I have a dream of someday marrying the love of my life—in Texas. From Houston, I’ve also lived in Galveston several times and something in me longs to go home and marry my wife in the sculpture garden or next to the fountain I loved as a child in the deliciously sub-tropical city where I grew up, then head for the beach, palm trees and warm, breezy nights for a honeymoon (we never really had one). Who cares if we’re already married?
Who cares if we’re gay? Of course, the hot, humid homeland I’m so loyal to isn’t loyal to me.
While most couples dream of going to some exotic location such as Costa Rica or Portugal to renew their vows (sure, we’d love that too), we want to spend our money in the humble setting of my childhood but, of course, they won’t grant us a license.
Back when civil unions were all the rage because they were the only option for two people who happened to check the same gender box on forms, there was a rash of couples traveling from state to state for serial “unions” (no, it doesn’t have the same ring as “weddings”). I always loved (but never acted upon) this ultra romantic notion, yet realize there’s something primal and protective in it as well. If one state recalls the law, you’re safe in another.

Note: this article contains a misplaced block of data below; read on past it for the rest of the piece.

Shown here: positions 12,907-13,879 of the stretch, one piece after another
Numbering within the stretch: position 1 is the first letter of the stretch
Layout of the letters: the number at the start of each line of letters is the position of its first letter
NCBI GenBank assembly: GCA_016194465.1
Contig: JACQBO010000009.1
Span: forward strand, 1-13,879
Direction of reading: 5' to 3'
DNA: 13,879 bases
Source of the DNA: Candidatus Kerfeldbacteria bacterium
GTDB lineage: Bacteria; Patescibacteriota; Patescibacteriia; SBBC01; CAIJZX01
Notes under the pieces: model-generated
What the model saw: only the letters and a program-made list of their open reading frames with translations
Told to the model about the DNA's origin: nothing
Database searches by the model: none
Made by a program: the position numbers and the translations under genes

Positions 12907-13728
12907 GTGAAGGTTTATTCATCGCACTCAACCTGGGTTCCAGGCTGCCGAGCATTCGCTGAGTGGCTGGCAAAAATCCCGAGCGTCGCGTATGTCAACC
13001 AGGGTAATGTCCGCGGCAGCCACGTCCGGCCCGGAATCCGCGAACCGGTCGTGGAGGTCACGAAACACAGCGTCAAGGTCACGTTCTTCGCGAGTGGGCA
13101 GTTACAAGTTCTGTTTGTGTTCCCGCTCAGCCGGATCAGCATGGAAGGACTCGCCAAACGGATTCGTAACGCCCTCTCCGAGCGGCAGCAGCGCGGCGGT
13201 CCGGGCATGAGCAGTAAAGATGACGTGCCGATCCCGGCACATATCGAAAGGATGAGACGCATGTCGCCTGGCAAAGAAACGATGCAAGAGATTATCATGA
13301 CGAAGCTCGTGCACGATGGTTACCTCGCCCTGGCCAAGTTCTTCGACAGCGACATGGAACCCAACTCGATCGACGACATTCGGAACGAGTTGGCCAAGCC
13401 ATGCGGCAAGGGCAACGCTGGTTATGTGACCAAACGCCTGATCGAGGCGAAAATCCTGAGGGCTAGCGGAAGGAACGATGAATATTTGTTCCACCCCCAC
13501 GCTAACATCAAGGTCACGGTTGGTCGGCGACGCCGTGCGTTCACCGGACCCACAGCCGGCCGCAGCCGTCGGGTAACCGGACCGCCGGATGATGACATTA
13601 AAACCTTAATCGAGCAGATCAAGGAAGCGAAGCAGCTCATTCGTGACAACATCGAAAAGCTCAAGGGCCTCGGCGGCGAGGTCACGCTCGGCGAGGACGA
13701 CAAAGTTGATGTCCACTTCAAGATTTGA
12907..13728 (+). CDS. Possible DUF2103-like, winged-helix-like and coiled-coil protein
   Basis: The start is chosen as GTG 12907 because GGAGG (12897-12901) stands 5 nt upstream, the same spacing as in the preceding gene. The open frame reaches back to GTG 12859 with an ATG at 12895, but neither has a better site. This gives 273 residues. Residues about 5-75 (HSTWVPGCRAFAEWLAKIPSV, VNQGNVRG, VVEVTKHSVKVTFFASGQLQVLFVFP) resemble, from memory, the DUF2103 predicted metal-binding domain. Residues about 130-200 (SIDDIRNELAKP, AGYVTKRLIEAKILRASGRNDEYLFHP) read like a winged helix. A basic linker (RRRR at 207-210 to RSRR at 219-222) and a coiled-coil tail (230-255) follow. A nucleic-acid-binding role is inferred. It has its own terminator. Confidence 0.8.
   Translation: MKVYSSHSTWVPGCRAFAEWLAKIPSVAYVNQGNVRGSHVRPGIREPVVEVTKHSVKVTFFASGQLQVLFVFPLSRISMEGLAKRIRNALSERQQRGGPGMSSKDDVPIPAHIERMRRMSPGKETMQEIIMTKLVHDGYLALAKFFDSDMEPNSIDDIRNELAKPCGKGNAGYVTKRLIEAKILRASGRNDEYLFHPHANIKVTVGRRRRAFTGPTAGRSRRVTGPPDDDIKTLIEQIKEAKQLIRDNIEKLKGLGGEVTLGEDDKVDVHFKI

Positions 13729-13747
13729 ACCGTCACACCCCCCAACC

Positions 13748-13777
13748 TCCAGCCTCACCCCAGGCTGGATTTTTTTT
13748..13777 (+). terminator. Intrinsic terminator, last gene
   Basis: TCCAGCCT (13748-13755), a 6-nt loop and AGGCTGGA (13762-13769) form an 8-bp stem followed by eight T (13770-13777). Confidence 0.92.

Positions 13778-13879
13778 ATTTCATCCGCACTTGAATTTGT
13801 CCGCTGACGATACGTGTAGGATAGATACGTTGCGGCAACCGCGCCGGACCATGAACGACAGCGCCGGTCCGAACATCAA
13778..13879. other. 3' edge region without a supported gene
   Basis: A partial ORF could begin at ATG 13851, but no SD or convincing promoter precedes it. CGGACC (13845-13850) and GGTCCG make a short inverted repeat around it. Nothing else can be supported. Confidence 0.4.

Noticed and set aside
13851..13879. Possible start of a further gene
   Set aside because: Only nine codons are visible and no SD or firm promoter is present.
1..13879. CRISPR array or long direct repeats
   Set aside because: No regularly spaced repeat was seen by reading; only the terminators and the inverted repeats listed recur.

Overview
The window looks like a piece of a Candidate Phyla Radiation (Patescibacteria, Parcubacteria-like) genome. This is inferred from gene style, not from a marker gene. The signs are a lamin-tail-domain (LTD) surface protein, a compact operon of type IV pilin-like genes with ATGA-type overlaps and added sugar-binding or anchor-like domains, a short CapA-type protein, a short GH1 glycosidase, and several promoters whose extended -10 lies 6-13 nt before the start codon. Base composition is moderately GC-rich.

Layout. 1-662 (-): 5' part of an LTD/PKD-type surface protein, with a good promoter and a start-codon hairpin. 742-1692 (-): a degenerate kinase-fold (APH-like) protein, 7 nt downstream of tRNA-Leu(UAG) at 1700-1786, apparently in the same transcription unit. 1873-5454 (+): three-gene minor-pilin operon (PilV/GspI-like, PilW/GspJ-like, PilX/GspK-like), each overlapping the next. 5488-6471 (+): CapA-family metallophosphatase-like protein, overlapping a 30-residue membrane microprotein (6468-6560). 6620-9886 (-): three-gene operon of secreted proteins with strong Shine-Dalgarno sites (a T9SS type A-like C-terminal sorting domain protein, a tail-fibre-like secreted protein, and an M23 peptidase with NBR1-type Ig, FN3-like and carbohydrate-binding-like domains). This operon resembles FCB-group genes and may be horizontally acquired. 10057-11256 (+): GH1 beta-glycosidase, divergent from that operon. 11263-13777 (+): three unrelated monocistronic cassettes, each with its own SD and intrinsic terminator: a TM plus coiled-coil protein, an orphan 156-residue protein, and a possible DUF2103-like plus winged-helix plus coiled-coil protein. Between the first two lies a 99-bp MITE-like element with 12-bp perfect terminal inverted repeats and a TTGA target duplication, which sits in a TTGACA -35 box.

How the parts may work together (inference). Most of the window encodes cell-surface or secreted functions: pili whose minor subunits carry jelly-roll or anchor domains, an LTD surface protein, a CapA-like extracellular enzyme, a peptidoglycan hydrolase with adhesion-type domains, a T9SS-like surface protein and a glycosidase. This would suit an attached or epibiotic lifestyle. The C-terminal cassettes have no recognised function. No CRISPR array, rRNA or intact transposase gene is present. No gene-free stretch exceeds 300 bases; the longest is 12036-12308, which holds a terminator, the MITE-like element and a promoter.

After years of what was often daily advocacy (calling representatives, writing letters, signing petitions, publishing essays), when it finally became possible to marry my civil union partner (at the time) in Massachusetts, I stood there cheering with hundreds of others for all the deliriously happy couples leaving the Northampton Court House waving marriage certificates, yet knew that the thing I’d fought so hard for was probably no longer an option for us.
Ironically, although we hadn’t been allowed to legally marry when we joined our lives, we were allowed to legally divorce.
Years later, I’m happily-ever-after married while waiting for the Federal government to acknowledge that my wife is my wife and that with my daughter, we are family. GET UP EVERYBODY AND SING. I won’t bore you with tales of our three-class family when it comes to health insurance and other benefits Uncle Sam doesn’t let me share, our more complex and expensive challenges when it comes to filing federal and state tax forms, our concerns about traveling, and more.
Instead, I want to describe what it’s like to realize each day that I’m living the happiest days of my life. Even in the coldest predawn hours when I’m deeply sleep deprived and know I only have three more minutes before I have to get out of bed, I wake next to my love, my best friend (who strategically places a mug of coffee next to me every morning before my brain even stumbles into consciousness and which is why I’m capable of remembering who I am much less getting my daughter out the door to the school bus at sunrise), and hold her tight, drinking in her presence, knowing that this kind, smart, funny, gorgeous, and wise woman is my wife.
And every time I ask her to marry me in Texas, she says yes.